But if someone points out that your character's behavior is inconsistent or hard to explain, maybe you should think about it. If they say they can't follow your plot because the events don't seem to lead from one to another, consider that, too. If someone says that she's never heard anyone speak the way your character does (Clockwork Orange is an exception), you need to write better dialogue.

Put simply, a review is a beta reader. It comes too late to help this book, but if someone points out something you do poorly, you owe it to yourself, your craft and your future sales to do it better next time.

When I send an MS to a beta reader, I tell them "I don't care what you like. Tell me everything that bothers, confuses, or upsets you, no matter how minor, even down to the type font. If they say something positive, I skim over it because I don't need to fix it.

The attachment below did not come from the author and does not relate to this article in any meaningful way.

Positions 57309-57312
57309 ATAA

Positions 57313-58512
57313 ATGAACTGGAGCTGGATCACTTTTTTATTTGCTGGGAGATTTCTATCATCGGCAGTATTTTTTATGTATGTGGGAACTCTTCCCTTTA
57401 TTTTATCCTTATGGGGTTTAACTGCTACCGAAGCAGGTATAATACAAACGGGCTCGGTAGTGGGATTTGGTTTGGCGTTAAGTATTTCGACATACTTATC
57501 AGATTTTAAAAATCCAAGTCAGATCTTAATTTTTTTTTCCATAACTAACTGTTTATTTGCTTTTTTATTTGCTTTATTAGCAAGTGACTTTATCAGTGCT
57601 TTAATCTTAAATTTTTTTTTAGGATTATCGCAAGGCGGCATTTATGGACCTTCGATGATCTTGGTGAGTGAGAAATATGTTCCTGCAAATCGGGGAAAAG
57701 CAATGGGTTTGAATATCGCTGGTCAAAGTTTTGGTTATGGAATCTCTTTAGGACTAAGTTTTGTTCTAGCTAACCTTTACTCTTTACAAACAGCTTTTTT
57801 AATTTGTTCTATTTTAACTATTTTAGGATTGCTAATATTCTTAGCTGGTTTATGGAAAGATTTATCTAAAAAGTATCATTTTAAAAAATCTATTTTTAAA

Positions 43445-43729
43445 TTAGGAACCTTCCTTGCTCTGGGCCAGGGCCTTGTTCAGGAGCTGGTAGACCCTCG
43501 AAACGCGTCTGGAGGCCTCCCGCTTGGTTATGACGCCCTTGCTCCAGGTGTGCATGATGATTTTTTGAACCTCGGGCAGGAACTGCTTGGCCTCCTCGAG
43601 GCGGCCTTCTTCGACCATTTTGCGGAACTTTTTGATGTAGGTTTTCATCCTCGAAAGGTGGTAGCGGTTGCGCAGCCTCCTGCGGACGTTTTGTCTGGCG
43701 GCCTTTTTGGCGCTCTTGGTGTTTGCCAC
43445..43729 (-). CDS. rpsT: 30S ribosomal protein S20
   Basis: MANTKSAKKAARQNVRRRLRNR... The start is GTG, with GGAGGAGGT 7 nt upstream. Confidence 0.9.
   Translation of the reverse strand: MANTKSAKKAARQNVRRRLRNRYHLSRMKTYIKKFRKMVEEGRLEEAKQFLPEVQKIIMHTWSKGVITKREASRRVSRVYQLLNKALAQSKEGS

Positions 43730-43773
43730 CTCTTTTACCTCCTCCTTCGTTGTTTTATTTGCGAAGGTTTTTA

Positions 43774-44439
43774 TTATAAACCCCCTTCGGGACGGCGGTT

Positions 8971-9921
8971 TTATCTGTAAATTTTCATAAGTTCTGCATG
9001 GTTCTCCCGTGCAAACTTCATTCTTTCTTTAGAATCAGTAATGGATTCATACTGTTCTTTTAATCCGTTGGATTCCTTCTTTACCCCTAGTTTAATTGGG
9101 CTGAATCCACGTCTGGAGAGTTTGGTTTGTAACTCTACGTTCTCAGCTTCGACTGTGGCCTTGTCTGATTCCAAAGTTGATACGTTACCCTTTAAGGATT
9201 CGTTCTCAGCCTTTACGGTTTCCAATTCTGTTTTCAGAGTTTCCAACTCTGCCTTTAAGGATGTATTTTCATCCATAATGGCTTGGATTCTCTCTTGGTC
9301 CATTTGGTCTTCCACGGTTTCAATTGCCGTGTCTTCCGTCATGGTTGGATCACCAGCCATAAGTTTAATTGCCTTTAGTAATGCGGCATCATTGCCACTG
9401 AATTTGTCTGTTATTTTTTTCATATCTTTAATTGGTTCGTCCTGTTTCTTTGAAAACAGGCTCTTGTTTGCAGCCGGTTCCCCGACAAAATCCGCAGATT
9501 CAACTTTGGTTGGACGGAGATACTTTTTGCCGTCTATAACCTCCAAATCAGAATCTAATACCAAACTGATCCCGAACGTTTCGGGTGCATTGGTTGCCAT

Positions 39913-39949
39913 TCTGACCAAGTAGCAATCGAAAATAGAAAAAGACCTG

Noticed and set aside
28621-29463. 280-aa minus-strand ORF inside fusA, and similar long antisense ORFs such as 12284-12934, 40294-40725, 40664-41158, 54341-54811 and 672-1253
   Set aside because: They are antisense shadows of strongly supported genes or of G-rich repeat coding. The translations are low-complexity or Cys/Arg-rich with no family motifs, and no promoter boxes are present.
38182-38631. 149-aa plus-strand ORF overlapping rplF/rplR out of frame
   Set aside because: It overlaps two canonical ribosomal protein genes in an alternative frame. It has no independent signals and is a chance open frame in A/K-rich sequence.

But the beta reader who told me that Run Straight Down had "too much description and teacher routine in the first chapter" saved me from a bad review saying the same thing. Explanations and back-story belong later, after the plot and conflict gain some momentum. The Night Has 1000 Eyes made one beta reader say, "I wonder if this scene would have more impact if you put it in the other character's point of view."

Those comments helped me make the books better. What could I have done with "Gee, this is really great and I love your writing"?

Yeah, good reviews make us feel good, but they don't spur us to improve. I think I know my main weakness and I'm still trying to make those less visible, but someone has to remind me about them, preferably beta readers instead of reviewers.

If you don't want to get better, why are you writing in the first place?